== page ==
When someone commits a crime, they will face either federal or state charges.
The United States constitution allows states to govern themselves, and within the context of federal laws, states can set up their own governing structures.
This is the reason why people may commit the same crime in different states yet face different consequences.
Though there are some crimes that are governed by federal statues, local state laws and govern many crimes and state statutes will dictate penalties for those crimes.
If both state and federal laws are in effect for a crime, the federal law has the greatest impact. If there is an issue between both federal and state law, the federal law will be enacted, and many times, a federal ruling will override a state ruling.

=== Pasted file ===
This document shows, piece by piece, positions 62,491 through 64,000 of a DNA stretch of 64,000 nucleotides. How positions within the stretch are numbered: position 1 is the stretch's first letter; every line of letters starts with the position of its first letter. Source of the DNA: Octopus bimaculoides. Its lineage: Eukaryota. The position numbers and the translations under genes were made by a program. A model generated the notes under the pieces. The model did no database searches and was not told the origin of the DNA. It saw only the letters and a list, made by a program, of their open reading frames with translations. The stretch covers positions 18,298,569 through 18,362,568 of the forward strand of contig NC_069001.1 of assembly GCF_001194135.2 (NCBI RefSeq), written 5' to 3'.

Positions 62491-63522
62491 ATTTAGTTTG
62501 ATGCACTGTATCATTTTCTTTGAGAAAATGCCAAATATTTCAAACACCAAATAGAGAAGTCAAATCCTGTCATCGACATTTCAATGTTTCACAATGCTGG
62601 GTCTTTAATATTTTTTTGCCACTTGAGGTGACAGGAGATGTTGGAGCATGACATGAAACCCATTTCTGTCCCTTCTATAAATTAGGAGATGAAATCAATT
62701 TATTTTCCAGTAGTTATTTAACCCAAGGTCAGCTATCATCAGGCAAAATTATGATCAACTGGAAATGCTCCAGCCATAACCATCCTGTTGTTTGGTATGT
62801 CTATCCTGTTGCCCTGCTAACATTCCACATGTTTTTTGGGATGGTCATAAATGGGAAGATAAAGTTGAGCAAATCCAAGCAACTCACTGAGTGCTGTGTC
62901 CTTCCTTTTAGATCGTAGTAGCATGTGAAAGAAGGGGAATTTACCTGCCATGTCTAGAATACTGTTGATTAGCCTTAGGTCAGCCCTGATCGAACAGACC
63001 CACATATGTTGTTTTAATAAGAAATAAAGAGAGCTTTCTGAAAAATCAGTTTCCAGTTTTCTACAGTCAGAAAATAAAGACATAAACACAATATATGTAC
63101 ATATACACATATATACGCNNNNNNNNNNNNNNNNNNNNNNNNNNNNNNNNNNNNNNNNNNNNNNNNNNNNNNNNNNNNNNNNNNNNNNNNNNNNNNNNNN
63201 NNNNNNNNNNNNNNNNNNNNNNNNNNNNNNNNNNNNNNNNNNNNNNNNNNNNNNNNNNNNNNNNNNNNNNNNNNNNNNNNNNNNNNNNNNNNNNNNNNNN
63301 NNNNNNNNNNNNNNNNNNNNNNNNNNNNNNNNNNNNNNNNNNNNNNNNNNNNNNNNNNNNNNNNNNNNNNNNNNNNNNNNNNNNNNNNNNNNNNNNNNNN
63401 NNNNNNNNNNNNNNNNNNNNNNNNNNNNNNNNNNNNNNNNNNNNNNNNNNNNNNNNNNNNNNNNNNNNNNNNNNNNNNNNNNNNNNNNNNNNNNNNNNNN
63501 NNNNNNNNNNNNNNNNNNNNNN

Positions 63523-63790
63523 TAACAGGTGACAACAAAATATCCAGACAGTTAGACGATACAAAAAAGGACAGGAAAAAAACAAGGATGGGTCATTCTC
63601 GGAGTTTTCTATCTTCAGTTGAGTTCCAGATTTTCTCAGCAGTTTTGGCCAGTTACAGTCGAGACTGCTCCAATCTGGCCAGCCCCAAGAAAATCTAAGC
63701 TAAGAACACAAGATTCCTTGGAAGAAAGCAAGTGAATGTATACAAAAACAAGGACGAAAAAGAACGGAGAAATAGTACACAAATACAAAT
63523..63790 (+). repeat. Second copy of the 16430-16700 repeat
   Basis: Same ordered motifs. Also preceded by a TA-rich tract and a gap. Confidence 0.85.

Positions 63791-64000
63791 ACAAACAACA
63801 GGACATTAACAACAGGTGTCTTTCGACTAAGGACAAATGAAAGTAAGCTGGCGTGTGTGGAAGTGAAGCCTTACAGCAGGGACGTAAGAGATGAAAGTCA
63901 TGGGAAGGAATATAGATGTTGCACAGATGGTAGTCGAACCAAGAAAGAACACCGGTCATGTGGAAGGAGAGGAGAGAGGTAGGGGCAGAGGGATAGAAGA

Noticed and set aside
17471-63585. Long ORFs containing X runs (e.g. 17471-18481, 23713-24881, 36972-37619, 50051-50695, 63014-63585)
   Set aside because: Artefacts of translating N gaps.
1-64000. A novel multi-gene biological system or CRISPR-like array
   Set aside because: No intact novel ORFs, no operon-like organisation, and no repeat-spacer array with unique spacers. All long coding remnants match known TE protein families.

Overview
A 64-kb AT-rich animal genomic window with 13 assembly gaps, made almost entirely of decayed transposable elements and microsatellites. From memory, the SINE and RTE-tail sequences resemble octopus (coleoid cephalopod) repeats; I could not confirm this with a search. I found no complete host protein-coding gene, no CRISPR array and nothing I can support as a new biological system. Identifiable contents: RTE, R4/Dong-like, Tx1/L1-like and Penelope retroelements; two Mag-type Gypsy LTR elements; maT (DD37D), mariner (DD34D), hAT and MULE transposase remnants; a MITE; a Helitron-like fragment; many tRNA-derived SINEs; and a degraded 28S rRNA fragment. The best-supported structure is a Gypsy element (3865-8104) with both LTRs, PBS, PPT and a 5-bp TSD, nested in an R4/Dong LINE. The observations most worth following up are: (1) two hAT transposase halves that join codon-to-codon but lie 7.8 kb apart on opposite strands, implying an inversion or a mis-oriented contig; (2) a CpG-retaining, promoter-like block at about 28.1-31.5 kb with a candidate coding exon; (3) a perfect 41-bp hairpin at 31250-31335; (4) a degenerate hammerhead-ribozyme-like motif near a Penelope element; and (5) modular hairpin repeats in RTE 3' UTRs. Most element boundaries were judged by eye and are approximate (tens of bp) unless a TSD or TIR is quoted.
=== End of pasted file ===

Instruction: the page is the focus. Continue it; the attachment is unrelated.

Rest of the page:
The difference between federal and state crimes is of great importance when a crime has been committed in several states. And, many times, a crime will be subject to both federal and state rulings at the same time.
If you have been charged with a crime and are seeking the advice and counsel of a criminal defense attorney, you will need an attorney able to defend you in both state and federal court. Some criminal attorneys are experienced at only federal cases; others serve only in state cases.